return to Amsterdam she published Metamorphosis insectorum surinamensium (Merian,
Metamorphosis 1705), considered by most scholars to be her opus magnum. Yet Merian
did not cease her study of European insects. She continued to add to the existing
engravings of her Raupen books and in 1713 reissued the first two volumes in Dutch
3
Other naturalists journeyed to the New World as part of larger expeditions or in a manner such as Hans
Sloane, who traveled to the Americas as a physician in the service of a colonial governor (Davis 169).
Merian had no major patron and primarily financed her work by the sale of her specimens, paintings, and
books.
33
(Merian, Der Rupsen).
4
She still had enough material for fifty more plates and text for a
third book of insects, which was completed by her daughters and published after her
death as one volume with the 1713 editions of the first two books (Merian, Der Rupsen
1713). Several editions of Metamorphosis also were published posthumously, at first by
her family and later by others. Twelve additional plates were added to Metamorphosis in
these editions; most of these appear to be engraved from images by Merian, but at least
two of these plates were not her work (Rücker, Stearn 176).
5
Quality of Information in Merian’s Images
Merian certainly was not the first naturalist to illustrate her own work, but she
was one of the first trained artists to conduct long-term studies of a specific group of
organisms. The text and images that inform her volumes are the product of decades of
meticulous observations of the life cycles of insects, and her skill in recording what she
saw was unmatched by any naturalist who preceded her or by her contemporaries. Not
only were her artistic skills much greater than previous artist-naturalists like Conrad
Gesner (Swiss, 1516-1565), but most of her images were made from live or freshly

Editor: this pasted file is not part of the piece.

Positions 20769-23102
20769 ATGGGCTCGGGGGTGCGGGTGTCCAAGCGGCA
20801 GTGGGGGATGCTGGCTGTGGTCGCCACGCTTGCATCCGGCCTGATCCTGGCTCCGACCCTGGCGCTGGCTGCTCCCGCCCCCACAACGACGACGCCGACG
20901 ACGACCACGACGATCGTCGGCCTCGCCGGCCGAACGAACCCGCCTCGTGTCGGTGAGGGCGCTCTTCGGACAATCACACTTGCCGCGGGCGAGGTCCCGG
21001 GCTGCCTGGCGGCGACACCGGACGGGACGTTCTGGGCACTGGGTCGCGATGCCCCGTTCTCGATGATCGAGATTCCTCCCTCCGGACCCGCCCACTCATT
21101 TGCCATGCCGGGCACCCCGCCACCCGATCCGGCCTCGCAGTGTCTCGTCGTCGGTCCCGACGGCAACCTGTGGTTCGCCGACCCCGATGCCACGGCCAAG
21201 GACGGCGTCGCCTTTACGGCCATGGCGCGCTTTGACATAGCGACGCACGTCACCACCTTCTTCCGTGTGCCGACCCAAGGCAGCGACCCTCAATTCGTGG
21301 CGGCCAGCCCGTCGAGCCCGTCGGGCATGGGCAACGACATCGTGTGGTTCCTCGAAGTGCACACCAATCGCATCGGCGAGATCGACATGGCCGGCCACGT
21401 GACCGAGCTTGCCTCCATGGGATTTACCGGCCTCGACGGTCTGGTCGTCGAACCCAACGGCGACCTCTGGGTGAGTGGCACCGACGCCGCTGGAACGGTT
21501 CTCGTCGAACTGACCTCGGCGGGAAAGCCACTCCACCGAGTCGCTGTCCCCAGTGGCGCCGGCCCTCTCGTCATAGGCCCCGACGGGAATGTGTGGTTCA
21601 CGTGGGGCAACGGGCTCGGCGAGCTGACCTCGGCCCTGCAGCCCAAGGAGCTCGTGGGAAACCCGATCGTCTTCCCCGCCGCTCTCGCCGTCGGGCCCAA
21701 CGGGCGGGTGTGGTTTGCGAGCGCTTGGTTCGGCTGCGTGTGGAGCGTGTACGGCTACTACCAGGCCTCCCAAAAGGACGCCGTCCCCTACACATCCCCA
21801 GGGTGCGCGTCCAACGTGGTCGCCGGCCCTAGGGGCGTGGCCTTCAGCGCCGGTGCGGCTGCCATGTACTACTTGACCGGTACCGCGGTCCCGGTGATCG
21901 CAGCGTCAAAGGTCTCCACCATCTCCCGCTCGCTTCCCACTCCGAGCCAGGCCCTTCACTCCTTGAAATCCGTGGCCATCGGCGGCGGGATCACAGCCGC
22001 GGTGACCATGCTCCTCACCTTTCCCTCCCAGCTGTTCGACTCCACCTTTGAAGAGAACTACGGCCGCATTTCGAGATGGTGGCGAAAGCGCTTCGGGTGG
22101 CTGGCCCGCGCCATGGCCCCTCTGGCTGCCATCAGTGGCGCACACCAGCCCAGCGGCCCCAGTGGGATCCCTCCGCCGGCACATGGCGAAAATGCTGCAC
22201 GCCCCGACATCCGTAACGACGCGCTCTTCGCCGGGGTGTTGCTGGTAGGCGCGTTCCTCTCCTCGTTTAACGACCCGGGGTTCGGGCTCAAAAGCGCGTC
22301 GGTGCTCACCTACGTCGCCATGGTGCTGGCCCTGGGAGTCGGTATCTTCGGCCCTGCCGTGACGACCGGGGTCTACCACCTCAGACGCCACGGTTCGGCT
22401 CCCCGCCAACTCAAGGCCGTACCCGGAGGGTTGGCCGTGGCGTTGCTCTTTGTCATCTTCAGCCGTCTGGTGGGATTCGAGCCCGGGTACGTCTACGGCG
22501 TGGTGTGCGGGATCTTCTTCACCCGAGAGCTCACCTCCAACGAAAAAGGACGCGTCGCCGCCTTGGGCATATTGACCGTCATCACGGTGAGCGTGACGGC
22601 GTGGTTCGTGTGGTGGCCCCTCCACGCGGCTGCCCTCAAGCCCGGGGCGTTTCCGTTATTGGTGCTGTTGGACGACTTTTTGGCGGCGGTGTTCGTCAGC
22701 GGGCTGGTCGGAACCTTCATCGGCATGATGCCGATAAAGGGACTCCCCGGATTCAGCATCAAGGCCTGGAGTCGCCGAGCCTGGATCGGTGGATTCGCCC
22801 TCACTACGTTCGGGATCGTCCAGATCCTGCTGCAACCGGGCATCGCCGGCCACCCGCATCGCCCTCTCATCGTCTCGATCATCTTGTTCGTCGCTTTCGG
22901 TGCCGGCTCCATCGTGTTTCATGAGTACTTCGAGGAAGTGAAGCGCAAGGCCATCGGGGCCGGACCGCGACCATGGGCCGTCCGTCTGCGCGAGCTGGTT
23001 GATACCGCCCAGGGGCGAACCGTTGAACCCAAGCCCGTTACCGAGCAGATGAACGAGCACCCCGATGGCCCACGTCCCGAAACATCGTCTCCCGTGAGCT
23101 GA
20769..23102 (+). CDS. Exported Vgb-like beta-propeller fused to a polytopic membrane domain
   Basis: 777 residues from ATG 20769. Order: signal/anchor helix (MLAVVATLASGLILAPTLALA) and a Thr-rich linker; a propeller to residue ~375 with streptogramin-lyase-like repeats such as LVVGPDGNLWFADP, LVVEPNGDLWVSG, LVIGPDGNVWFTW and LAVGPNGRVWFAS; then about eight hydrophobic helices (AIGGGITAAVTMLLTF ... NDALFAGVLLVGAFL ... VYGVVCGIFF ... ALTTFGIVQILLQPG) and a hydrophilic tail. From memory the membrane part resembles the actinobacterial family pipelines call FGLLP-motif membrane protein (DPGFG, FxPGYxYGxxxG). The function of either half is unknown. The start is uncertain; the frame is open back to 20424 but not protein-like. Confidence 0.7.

preserved specimens. Merian show moths laying eggs (see Figure 1), caterpillars feeding
on leaves, and butterflies and lizards alike extending their tongues toward potential food.
Paintings made from fresh material allow an artist to capture animal behavior and to
portray color accurately as preserved specimens lose color. In order to create complex
compositions containing a variety of organisms accurately depicted, Merian relied on
individual studies made on small pieces of vellum; many of these are preserved in her
study journal (Merian, Studienbuch).
6
When an animal was copied into a larger
composition, Merian changed very little, preserving the posture, color and details of the
creature. Unfortunately, no study journal of her plant paintings has ever been found or
4
Merian reused her original copper plates and engraved other insects where space allowed. The 1717
reissue of the first Raupenbuch had additional insects inserted into the engravings of roughly one-third of
the plates. I compared the 1717 edition to the 1679 edition at Oak Spring Garden Library in Upperville,
Virginia.
5
Plates 71 and 72 in the posthumous editions of Metamorphosis are engravings based upon works from
the collection of Albert Seba (Rücker, Stearn 131). Unfortunately, these two plates contained gross
inaccuracies that were mistakenly attributed to Merian, damaging her reputation in later years.
6
The original study journal is housed in St. Petersburg, Russia, at the Library of the Academy of Sciences,
but an excellent facsimile volume contains both her written entries and color reproductions of her studies
(Merian, Studienbuch).
34
reported, so it remains an open question as to how she initially recorded these. The fact
that she often included the reproductive cycle of a plant from flower bud through fruit
would indicate that she did make studies of plants.
Another factor contributing to the quality of the images in early editions of her
work is that their production was closely supervised by Merian. For the first two volumes
of the Raupen she engraved all fifty plates used for the printing of each as well as writing
the text. Merian engraved only one plate for Metamorphosis, but she must have
supervised the engravers, because other than the spacing of the organisms on the page,
there are few differences between the printed images in Metamorphosis and the original
watercolors by her hand.
7
The engravings in some first editions of her work were
beautifully hand-colored by Merian, possibly with assistance from her daughters (Rücker,
Stearn 43-44). Merian was very concerned with color accuracy, and from her training as
an artist she understood pigments and how to achieve the color effects needed to best
portray an organism with precision. In Metamorphosis she reported on plants from which